The newly re-released Dogsbody by Diana Wynne Jones was one of the books I bought with my birthday giftcards. I didn't even bother to learn what it was about. It was written by Diana Wynne Jones and that was enough for me, even if it was going to be about some hapless person trapped in a dog's body (my assumption-not what it's actually about).
Synopsis (from Goodreads):
The Dog Star, Sirius,
is tried - and found guilty - by his heavenly peers for a murder he did
not commit. His sentence: to live on the planet Earth until he can carry
out a seemingly impossible mission - the recovery of a deadly weapon
known as the Zoi. The first lesson Sirius learns in his lowly earthly
form is that humans have all the power. The second is that even though
his young mistress loves him, she can't protect either of them. The
third - and worst - is that someone out there will do anything to keep
Sirius from finding the Zoi. Even if it means destroying Earth itself.
Diana Wynne Jones can do anything and make it work. I'm convinced of it. Don't particularly like dogs? Don't particularly enjoy stories with animals? No matter. If she writes it, it will be readable. Not just readable, but enjoyable in ways you couldn't have imagined. She managed to make star trapped in a dog body believable. What is more she wrote what I imagine the inner life of dogs to be so well I suspect she actually conversed with some.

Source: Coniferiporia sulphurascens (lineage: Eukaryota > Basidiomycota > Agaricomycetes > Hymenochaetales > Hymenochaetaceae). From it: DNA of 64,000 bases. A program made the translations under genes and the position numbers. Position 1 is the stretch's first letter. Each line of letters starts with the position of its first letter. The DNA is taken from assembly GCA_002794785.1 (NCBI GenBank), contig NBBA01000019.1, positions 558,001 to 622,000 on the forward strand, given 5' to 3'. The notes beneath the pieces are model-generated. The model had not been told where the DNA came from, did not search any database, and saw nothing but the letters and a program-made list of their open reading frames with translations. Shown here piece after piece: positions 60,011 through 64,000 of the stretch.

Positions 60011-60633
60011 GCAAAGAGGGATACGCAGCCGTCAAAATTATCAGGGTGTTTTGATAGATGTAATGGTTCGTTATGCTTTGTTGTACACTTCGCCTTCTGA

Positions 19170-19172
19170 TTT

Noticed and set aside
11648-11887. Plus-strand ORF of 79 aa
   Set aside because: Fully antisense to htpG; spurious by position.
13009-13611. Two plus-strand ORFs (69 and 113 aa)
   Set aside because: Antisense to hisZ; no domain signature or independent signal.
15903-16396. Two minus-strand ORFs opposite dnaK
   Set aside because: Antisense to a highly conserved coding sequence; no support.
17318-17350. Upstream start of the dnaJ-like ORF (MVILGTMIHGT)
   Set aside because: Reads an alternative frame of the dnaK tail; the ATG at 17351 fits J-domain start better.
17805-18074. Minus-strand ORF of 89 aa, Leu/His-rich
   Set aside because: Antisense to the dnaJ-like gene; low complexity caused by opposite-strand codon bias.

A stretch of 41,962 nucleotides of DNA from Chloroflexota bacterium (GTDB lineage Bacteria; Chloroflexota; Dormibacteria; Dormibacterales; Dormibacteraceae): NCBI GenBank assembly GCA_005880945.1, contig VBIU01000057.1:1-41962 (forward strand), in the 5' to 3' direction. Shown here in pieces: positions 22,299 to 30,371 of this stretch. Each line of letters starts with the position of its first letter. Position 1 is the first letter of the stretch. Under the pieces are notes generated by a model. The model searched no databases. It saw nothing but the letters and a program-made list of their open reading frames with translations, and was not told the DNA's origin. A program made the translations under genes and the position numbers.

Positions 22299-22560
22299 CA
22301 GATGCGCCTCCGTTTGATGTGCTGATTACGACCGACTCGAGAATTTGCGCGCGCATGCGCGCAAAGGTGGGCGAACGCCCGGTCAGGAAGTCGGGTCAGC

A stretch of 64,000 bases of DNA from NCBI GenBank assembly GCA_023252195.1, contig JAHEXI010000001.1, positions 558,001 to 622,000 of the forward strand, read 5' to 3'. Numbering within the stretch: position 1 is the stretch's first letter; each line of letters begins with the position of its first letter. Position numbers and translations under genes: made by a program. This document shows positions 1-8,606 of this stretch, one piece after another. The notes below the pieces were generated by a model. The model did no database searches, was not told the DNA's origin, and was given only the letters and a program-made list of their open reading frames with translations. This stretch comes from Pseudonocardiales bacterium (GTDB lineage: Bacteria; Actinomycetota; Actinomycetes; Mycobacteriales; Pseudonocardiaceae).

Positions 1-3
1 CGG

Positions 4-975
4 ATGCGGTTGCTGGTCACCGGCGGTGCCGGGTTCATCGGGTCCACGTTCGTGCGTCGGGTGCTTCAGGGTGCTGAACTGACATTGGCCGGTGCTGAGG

Kathleen took off the leash and Sirius bounded away, jingling and joyful, into the damp green grass. He ranged to and fro, rooting and sniffing, his tail crooked into a stiff and eager question mark. Beautiful. Goluptious scents. What was he looking for in all this glorious green plain? He was looking for something. He became more and more certain of that. This bush? NO. This smelly lump, then? No. What then?
Doesn't that just evoke puppy? And isn't galuptious the most perfect word? As much a puppy as Sirius can be, he is also very much a Luminary still. His frustration with his puppy form and how his dog sense clouds his greater senses raises the tension in the story considerably. The way Luminary Sirius perceives the world is told in equally appropriate ways, just as perfectly worded.
Space sang. There were great slow notes, high sweet sounds-every note in human music and more beside, all winding, twining, combining, and ringing solemn and single, like a constantly changing tune.
There are many other characters, all of whom leave an impression. That is one of the reasons I love DWJ's books so much. She writes interesting and engaging characters, no matter how small a role that characters has. The relationship between Sirius and Tibbles the cat was probably my favorite thing about the book.
While not my among my favorites of DWJ's novels, I enjoyed Dogsbody very much and have a feeling people who truly love dogs would enjoy it even more.